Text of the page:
Knocking Out Societal Views of Concussions

For this blog post, I would like to fine tune my thesis and focus on concentrating on a single topic concerning concussions. In my last blog post, I created an outline for my paper, using a wide range of research articles and sources. This created a wide range of topics, and gave way to a diluted thesis. Going through the articles, a common theme that I found most interesting was how receiving a concussion is not as “cool” as it used to be.

The ironic part, and the catch-22 of the modern approach to head-injury, is that although concussions are going out of style, head-protective equipment is following suit. There is a social stigma to using head protection and other devices that are specifically designed for the safety of its wearer. A good example of this is wearing a helmet when riding a bike or any other recreational activity on a set of wheels. I find it strange that people are mocked for wearing a helmet when riding a bike when it could save a life. Why would someone not want to wear a helmet? I find the answer to always be leaning toward the side of social pressures and not looking “nerdy”.

This idea of concussions being “cool” of course is most prevalent in entertainment media and sports. In movies and books, characters are constantly “knocked out” by the protagonist; only to awake a few hours later, kidnapped. This is not how it would play out in real life, and serious brain damage would incur if such a thing were to happen.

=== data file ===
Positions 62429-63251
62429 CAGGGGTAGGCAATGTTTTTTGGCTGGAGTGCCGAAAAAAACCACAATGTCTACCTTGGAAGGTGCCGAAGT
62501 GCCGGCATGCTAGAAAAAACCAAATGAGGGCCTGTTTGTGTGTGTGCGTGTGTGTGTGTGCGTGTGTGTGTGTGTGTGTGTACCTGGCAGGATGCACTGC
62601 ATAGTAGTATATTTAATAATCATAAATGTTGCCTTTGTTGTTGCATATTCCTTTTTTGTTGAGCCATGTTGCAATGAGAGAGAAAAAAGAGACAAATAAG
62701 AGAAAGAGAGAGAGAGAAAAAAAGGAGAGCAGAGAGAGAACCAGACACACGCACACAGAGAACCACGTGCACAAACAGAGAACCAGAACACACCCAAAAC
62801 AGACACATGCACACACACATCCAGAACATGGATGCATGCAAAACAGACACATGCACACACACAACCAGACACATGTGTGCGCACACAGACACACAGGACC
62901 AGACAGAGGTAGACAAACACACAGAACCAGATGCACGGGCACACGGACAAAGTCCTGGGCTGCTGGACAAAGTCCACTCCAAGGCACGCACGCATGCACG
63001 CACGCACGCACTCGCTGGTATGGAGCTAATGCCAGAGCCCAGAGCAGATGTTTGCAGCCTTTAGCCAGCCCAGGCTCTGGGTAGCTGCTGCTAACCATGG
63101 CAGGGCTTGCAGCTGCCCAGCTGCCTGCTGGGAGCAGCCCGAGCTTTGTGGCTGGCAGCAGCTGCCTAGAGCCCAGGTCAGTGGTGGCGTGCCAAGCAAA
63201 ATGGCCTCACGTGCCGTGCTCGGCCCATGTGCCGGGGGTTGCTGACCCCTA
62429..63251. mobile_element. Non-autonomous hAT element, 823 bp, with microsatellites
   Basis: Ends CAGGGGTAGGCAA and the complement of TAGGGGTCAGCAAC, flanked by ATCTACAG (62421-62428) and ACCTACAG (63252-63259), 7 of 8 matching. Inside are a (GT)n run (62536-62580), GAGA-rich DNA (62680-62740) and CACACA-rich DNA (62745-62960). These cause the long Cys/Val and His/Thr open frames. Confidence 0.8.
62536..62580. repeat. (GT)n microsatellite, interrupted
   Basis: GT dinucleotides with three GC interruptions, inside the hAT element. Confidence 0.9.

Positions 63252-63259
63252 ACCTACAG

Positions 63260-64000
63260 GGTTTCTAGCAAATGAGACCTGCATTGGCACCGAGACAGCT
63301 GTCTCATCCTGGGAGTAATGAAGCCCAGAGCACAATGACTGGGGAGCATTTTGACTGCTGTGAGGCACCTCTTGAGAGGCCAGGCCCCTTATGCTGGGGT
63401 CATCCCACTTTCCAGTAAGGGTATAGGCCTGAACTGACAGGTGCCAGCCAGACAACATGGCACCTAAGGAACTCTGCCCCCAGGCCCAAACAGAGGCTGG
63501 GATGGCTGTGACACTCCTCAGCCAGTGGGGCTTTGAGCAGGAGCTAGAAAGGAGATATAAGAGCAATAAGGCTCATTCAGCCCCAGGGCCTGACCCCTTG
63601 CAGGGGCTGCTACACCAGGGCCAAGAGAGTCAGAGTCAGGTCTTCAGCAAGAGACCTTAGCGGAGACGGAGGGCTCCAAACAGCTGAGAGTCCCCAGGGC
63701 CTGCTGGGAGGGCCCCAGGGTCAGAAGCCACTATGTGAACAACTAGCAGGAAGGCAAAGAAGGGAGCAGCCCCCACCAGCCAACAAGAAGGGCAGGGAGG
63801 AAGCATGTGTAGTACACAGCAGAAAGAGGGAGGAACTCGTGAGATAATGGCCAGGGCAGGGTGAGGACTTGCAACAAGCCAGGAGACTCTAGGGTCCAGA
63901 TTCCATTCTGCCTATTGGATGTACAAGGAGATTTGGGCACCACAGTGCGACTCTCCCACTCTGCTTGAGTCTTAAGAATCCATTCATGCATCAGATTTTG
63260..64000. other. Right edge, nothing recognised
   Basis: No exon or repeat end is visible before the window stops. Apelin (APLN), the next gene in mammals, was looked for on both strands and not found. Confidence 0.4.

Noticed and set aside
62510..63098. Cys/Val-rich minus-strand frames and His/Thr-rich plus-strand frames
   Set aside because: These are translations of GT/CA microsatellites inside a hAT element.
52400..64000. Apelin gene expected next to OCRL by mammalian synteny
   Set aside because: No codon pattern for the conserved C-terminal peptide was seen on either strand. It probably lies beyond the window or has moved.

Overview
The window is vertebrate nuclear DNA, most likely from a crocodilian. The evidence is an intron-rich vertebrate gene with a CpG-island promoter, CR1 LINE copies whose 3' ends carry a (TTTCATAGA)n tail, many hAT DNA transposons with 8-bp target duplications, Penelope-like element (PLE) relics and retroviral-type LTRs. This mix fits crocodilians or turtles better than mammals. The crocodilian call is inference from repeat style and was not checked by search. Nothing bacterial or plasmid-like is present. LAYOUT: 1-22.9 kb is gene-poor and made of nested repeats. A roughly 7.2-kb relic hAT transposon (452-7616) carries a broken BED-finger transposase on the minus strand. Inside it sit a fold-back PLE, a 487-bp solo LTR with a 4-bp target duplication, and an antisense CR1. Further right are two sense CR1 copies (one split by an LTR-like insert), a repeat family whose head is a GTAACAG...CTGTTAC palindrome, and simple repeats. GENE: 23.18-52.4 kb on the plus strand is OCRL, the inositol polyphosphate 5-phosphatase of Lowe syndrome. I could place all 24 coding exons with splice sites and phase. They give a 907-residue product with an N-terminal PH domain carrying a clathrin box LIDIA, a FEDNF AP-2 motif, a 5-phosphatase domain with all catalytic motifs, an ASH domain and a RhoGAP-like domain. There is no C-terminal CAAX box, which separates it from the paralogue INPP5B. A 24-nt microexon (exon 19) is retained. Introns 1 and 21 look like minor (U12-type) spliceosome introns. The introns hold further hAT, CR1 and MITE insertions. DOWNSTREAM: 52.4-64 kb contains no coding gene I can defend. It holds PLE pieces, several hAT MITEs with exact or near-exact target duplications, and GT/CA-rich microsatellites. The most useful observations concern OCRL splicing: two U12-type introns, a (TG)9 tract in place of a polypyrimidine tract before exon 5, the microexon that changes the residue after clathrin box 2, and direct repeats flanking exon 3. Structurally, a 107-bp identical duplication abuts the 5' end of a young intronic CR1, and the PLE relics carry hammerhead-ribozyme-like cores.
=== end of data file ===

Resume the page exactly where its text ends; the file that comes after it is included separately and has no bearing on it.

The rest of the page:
The main part of my essay, and my thesis, would surround concussions in sports played in America. I would like to examine how entertainment, profit, “fun of the sport” and actually appearing “cool” factor into how concussions are viewed, treated, and policed.

Some sports are doing more than others in prevention and treatment of concussions. Football, for example, is implementing rule changes in the hopes of decreasing the number of high-velocity collisions a player is involved in during while competing. This also begs the question, where do we draw the line? At what point is the integrity of the game compromised? And, are the people who are making these decisions swayed by profit, or acting out of true concern for the players?

At some point, I believe that risks have to be accepted by all those involved. Injury is a risk we all face in every day living, and playing a sport only increases that risk, no matter the sport. People enjoy playing and watching sports for the competitive atmosphere. I do not see society doing away with high-risk sports entirely, and so, to a point, consequences must be understood and accepted.

The disparity between sports is staggering, when you look at the wide range of treatments and rules that are implemented concerning concussions. The “coolness” of concussions seems to correlate with the amount of awareness among the participants of the sport. In football, at least at the present time, there is a relatively high awareness, and concussions are no longer as “cool” as they once were. But in boxing, there are zero policies surrounding concussions, because the main goal of a boxer is to essentially give their opponent a concussion.

Receiving a concussion is damage to the brain, and yet there is so little awareness or education about the subject. Hopefully with sports and entertainment media leading the way in preventative care, brain injuries will no longer be an acceptable side-effect of a good time.

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